Absolutely! First and foremost this is therapy not a yoga class in disguise. If you can breath, you can do “yoga.”
The beauty of yoga-informed approaches such as Mindful Embodied Therapy is that it is not about form. The style of yoga I learned from my teacher, Paul Grilley, takes a functional approach to yoga. The mantra of functional yoga is that every skeletal structure is different. We don’t fixate on a pose looking a certain way. The focus is on turning inward and listening to how it feels.
There is no such thing as a perfect pose. There is only learning to discriminate what works for you, by listening to your body. Skeletal variations in the human population are huge. Those cover models you see on yoga magazines were gifted bodies that allow them to stretch and twist in ways most people simply cannot.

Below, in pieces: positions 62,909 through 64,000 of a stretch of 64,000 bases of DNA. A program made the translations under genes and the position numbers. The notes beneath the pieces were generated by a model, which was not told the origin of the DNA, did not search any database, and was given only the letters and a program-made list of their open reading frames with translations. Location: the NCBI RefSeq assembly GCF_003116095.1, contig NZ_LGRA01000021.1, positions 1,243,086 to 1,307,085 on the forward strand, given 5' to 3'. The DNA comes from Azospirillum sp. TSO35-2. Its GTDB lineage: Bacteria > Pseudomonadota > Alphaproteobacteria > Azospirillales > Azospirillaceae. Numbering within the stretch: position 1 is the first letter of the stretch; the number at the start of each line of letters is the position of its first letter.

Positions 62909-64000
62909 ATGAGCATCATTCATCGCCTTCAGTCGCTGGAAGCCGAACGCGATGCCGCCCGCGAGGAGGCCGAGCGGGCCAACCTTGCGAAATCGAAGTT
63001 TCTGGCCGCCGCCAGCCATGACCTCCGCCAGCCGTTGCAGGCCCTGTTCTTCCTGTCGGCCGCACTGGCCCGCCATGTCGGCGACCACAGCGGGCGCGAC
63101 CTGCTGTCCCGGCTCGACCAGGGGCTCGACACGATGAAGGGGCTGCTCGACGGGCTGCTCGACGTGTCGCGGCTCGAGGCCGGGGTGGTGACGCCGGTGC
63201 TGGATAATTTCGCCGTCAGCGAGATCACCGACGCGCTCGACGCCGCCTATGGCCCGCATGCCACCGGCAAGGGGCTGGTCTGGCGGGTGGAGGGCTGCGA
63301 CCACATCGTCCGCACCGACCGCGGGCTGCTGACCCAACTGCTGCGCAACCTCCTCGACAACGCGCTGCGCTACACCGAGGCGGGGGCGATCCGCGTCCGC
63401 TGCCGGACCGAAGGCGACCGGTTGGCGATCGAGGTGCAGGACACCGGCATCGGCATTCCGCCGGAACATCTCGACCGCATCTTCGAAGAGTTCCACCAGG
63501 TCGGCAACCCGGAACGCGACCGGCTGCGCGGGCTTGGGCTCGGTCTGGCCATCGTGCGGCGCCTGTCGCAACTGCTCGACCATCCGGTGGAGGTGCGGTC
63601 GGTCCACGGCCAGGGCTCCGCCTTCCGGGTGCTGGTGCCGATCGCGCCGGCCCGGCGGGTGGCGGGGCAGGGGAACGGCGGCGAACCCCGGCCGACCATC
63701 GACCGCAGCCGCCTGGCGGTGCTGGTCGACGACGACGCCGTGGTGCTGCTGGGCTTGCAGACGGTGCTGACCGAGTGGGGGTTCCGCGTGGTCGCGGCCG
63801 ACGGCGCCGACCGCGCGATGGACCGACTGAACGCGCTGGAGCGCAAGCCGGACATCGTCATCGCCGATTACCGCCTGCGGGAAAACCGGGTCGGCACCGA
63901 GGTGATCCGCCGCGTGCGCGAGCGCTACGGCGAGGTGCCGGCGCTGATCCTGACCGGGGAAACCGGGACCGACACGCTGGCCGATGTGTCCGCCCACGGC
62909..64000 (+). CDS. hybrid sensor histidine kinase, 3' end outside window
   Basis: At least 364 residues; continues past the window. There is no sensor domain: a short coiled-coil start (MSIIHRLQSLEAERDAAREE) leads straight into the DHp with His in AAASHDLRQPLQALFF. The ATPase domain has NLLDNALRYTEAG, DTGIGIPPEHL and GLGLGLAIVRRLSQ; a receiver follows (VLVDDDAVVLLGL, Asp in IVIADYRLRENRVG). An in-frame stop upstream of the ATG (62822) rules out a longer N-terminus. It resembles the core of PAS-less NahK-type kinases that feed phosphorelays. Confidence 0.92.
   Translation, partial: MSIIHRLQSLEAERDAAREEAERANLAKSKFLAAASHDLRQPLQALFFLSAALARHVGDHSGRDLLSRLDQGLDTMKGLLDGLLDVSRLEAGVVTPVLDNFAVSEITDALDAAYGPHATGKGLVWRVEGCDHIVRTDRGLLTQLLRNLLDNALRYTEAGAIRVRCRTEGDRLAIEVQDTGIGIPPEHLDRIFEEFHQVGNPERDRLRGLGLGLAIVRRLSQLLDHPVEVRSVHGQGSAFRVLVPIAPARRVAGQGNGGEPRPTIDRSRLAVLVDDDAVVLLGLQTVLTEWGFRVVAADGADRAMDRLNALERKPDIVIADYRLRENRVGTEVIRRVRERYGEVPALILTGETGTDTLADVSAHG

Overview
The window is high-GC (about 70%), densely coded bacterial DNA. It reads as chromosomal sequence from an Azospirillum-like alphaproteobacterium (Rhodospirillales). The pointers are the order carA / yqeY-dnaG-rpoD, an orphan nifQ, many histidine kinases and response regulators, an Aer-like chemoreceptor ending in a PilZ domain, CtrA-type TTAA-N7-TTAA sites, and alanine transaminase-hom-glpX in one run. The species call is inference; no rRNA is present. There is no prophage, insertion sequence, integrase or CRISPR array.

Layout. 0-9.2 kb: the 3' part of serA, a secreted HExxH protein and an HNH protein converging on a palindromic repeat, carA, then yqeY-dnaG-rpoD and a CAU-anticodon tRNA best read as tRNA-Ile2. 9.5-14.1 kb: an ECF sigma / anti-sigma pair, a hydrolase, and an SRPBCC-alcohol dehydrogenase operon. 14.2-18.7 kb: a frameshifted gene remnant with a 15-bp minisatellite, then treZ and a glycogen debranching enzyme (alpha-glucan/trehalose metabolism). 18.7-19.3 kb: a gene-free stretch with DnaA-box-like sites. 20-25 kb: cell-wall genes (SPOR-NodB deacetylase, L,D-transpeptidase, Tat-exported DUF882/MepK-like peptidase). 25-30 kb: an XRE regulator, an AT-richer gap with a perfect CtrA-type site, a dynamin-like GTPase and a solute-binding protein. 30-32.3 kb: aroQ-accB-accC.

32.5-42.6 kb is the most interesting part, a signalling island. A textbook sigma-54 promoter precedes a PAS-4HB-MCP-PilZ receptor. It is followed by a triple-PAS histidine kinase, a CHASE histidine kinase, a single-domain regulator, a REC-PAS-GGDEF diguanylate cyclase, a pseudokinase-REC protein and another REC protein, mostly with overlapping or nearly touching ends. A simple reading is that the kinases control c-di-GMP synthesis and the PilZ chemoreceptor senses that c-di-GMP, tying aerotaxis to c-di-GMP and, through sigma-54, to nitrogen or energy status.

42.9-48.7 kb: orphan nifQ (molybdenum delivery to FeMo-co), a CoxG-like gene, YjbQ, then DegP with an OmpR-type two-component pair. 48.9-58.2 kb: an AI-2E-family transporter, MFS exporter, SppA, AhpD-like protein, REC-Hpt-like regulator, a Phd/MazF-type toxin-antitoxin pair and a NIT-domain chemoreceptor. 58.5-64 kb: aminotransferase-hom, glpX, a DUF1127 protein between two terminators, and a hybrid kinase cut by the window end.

A typical yoga-therapy session often starts with some kind of breath work — energizing breaths for people who are depressed, balancing breaths for those with anxiety. From there I’ll craft a practice geared to your specific needs. For example, people who have suffered PTSD are prone to losing their sense of being in the room. So I may ask them to hold simple grounding positions, staff pose or twist, before transitioning into talk therapy.
It’s common to use props in this style of yoga. Blocks, straps, bolsters, pillows, blankets – whatever helps you ease into feeling your body – are used to facilitate mindful listening.